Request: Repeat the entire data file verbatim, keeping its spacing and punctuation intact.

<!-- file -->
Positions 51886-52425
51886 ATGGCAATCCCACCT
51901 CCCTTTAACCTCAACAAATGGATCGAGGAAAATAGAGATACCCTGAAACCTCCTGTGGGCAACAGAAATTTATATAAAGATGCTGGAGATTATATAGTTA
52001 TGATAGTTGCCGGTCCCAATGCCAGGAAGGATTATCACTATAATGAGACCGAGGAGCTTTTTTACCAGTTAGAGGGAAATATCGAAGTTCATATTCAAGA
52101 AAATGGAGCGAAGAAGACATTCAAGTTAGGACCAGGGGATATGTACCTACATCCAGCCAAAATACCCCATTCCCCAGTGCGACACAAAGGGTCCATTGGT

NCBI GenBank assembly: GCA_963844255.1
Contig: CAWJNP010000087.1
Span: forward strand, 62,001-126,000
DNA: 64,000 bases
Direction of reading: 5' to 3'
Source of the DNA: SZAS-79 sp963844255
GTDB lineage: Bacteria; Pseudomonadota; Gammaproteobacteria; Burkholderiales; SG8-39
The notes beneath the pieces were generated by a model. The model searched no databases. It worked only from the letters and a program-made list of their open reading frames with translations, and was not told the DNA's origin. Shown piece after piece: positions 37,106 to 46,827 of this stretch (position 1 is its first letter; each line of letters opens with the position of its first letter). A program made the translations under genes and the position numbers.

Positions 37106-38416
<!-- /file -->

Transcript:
Positions 51886-52425
51886 ATGGCAATCCCACCT
51901 CCCTTTAACCTCAACAAATGGATCGAGGAAAATAGAGATACCCTGAAACCTCCTGTGGGCAACAGAAATTTATATAAAGATGCTGGAGATTATATAGTTA
52001 TGATAGTTGCCGGTCCCAATGCCAGGAAGGATTATCACTATAATGAGACCGAGGAGCTTTTTTACCAGTTAGAGGGAAATATCGAAGTTCATATTCAAGA
52101 AAATGGAGCGAAGAAGACATTCAAGTTAGGACCAGGGGATATGTACCTACATCCAGCCAAAATACCCCATTCCCCAGTGCGACACAAAGGGTCCATTGGT

NCBI GenBank assembly: GCA_963844255.1
Contig: CAWJNP010000087.1
Span: forward strand, 62,001-126,000
DNA: 64,000 bases
Direction of reading: 5' to 3'
Source of the DNA: SZAS-79 sp963844255
GTDB lineage: Bacteria; Pseudomonadota; Gammaproteobacteria; Burkholderiales; SG8-39
The notes beneath the pieces were generated by a model. The model searched no databases. It worked only from the letters and a program-made list of their open reading frames with translations, and was not told the DNA's origin. Shown piece after piece: positions 37,106 to 46,827 of this stretch (position 1 is its first letter; each line of letters opens with the position of its first letter). A program made the translations under genes and the position numbers.

Positions 37106-38416